"dad, i solved it!"

   growing up the daughter of a detective meant that some school plays had her mother beaming up at her in the front row with an empty seat next to her, or it was the redhead teaching her freckle-faced daughter to ride a bike, and her mother driving her unusually calm daughter to the emergency room after she had fallen and broken her fall with her wrist. spending winter break in a cast was better than sweating away in the summer, and for christmas she had gotten the brand new installment of the where in the world is carmen sandiego? computer game, and spent a solid month clicking away, solving the puzzles within the game and squealing with delight when she had finally completed the mission.

   being a detective was always something betty was interested in, that went without a doubt. she wanted to be just like her father, who had made a name for himself within the prescint. jim vaughn had given betty her first notebook, small and lined with faint blue lines, one that she still has tucked away in her vanity. whenever she needs inspiration after a particularly rough case she flips through the pages.

   nancy drew was the vintage heroine in betty's life, the one that gave her the innocent mysteries of her early years. nancy was independent and clever, and started the wheels turning, that becoming a detective at age sixteen was totally possible. next came harriet the spy, who was the tween detective betty needed in her life. nancy drew was becoming a little far-fetched, and who could believe that a girl would continually just happen upon the right evidence? harriet understood what betty was going through, and what she needed to do. she gave her confidence, and made her straighten her spine just a little bit more.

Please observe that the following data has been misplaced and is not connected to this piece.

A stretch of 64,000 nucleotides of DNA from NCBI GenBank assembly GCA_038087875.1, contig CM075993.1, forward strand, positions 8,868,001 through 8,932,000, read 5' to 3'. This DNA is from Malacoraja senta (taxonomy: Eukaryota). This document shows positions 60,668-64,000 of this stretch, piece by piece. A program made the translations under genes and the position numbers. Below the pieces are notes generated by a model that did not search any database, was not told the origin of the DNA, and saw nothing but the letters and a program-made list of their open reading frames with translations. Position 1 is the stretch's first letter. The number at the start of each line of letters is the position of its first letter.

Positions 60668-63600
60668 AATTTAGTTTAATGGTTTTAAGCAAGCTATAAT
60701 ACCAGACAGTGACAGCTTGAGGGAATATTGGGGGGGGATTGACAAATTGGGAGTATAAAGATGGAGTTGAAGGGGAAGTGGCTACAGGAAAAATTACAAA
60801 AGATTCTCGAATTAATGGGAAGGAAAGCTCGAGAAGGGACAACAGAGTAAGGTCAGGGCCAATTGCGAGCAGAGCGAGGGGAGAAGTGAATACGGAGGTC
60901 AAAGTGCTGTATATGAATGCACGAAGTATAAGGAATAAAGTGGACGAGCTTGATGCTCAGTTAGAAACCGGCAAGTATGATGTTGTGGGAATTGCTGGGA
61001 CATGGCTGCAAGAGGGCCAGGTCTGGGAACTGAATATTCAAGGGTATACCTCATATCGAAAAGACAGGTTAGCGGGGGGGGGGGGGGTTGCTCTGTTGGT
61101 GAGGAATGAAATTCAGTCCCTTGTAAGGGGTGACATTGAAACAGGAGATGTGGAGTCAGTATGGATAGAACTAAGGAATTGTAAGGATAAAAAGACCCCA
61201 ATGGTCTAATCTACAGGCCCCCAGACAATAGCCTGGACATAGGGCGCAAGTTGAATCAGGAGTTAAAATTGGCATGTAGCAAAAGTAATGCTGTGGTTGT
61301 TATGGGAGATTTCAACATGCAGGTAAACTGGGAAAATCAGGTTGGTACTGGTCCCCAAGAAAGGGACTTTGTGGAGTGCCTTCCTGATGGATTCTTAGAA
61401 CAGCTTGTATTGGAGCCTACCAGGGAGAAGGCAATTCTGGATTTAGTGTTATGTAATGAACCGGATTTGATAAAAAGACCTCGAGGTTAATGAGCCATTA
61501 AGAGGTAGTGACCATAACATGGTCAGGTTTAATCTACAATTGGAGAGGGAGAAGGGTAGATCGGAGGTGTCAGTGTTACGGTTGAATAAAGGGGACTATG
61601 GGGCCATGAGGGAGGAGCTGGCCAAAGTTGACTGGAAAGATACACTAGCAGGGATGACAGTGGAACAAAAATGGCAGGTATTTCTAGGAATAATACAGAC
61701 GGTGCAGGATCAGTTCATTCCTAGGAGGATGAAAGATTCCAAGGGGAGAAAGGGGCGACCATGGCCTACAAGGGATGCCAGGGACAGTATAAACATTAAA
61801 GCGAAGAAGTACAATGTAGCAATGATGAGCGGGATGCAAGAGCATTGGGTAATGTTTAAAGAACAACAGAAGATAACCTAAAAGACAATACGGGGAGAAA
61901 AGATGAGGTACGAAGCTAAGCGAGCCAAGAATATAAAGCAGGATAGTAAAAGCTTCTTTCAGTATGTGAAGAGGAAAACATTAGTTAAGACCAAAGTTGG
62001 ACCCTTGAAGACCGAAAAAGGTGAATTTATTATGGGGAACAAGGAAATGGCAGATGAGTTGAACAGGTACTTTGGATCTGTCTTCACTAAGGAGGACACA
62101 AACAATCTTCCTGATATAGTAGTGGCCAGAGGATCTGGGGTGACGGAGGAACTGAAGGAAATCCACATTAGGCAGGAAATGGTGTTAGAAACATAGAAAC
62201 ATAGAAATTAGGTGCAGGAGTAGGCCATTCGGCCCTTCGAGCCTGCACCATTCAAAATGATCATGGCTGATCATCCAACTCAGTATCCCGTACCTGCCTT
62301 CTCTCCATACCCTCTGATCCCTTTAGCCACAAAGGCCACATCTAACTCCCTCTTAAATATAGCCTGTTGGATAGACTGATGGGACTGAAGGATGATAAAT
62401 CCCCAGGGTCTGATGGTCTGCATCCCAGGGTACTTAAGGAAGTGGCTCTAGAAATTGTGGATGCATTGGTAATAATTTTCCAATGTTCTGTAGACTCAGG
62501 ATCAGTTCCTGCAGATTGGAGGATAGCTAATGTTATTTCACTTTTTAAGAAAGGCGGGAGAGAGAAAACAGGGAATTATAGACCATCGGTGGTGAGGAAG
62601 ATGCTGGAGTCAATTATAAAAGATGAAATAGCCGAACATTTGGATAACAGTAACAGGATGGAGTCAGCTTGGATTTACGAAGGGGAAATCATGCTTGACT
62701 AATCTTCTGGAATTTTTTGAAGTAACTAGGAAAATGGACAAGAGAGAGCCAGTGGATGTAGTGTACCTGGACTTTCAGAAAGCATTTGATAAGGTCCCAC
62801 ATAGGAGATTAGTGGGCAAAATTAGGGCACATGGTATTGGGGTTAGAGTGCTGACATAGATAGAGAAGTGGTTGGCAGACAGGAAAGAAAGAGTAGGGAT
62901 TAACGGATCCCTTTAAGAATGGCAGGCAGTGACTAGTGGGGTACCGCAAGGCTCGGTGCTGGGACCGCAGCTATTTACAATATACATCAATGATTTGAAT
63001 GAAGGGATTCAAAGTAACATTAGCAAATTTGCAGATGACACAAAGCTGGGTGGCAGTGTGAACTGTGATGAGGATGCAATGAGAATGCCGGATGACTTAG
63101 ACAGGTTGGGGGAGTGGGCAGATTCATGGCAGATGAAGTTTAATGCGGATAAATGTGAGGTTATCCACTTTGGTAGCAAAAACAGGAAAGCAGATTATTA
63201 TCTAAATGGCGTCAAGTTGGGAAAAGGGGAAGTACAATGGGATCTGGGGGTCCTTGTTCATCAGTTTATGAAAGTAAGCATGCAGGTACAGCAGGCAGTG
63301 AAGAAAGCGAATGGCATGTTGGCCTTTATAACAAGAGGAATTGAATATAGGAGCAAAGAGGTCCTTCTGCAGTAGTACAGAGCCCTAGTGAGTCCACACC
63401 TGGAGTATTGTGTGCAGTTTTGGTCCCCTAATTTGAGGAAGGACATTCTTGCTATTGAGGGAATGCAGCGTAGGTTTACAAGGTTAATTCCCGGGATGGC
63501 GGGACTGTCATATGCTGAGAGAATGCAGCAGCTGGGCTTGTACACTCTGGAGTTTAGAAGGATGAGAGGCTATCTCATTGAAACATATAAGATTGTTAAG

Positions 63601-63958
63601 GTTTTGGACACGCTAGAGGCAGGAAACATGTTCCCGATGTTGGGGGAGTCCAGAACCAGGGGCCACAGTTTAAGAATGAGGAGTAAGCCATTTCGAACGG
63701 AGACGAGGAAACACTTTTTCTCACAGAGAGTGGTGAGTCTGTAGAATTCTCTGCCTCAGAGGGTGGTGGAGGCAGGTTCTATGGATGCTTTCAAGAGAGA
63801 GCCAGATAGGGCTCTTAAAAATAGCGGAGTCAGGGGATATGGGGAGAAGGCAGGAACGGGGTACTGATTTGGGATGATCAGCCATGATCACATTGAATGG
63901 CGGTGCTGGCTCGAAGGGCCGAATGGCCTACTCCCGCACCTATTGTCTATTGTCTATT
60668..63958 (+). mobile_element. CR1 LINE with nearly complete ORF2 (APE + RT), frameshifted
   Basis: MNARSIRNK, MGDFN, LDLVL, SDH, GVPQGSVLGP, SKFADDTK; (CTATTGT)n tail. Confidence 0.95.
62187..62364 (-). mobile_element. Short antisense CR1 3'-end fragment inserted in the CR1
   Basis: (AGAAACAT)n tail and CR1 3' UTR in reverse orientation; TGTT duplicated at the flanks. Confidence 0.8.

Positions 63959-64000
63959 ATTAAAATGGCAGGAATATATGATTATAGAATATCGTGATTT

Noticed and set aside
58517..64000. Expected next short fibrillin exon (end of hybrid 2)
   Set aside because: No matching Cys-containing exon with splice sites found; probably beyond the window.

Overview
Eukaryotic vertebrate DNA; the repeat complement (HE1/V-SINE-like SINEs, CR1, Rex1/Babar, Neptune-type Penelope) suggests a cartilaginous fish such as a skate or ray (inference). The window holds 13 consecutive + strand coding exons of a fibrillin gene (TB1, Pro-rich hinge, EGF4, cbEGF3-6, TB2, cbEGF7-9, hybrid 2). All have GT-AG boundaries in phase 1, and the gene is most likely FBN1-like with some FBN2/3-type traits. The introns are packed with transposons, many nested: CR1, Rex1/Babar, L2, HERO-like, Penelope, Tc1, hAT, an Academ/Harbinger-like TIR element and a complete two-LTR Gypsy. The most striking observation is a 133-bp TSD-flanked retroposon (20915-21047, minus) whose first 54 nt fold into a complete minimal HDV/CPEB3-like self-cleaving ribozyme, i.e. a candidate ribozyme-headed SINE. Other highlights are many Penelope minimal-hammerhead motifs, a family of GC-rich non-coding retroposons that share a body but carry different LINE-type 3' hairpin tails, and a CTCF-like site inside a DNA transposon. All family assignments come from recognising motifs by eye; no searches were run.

it took her investigations to a whole new extreme. detective vaughn was busier than ever, it seemed, and betty 'took over' the investigations around the house: she figured out in less than a day where the leaking noise was coming from and did her best to wrench it back into a non-dripping state, she found the tabby cat of the little old lady next door chasing mice in her backyard.. but the case that took the longest was the hint of perfume that was not her mother's lingering on his jacket. ten-year-old betty didn't imagine any kind of foul play coming from the man she idolized the most. she had a notebook, one that she wrote down all of her theories and possible suspects, and scribbled that "dad must have gotten mom an early christmas present" and left it alone.

   it wasn't until she was fifteen that the pieces of her unsolvable case, when she caught her dad on the phone talking in hushed voices with a feminine voice, and instead of being upset, betty turned fierce and steely. "you're telling mom." she was unforgiving in her tone, and her blood pumped in her ears as loud as can be. "i don't give a shit what your excuse is. you're telling mom." and she left the room, devastated that the man she had looked up to her entire life, her hero, was nothing more than human. that was the most terrible blow of them all.

   it took two years, a couples retreat and following vacation to the beach house in south carolina for things to be right. jim stepped down from his position at the boston police department to put his family first. she knew her dad was a human, but she also knew that lying would never be tolerated with her from that point on.